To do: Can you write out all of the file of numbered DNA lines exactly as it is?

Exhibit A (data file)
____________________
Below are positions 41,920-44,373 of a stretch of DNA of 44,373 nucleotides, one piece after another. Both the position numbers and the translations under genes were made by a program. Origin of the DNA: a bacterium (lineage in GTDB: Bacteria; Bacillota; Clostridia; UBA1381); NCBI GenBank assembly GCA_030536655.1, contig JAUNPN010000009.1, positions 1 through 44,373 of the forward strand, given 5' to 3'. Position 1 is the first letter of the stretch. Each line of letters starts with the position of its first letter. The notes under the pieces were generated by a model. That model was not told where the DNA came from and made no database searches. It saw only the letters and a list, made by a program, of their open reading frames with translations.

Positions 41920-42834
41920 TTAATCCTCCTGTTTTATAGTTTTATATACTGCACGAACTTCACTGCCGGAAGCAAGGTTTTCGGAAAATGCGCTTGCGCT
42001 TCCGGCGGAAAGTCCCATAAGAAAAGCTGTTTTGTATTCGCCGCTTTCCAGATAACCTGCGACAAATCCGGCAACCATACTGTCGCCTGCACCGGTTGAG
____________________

Below are positions 41,920-44,373 of a stretch of DNA of 44,373 nucleotides, one piece after another. Both the position numbers and the translations under genes were made by a program. Origin of the DNA: a bacterium (lineage in GTDB: Bacteria; Bacillota; Clostridia; UBA1381); NCBI GenBank assembly GCA_030536655.1, contig JAUNPN010000009.1, positions 1 through 44,373 of the forward strand, given 5' to 3'. Position 1 is the first letter of the stretch. Each line of letters starts with the position of its first letter. The notes under the pieces were generated by a model. That model was not told where the DNA came from and made no database searches. It saw only the letters and a list, made by a program, of their open reading frames with translations.

Positions 41920-42834
41920 TTAATCCTCCTGTTTTATAGTTTTATATACTGCACGAACTTCACTGCCGGAAGCAAGGTTTTCGGAAAATGCGCTTGCGCT
42001 TCCGGCGGAAAGTCCCATAAGAAAAGCTGTTTTGTATTCGCCGCTTTCCAGATAACCTGCGACAAATCCGGCAACCATACTGTCGCCTGCACCGGTTGAG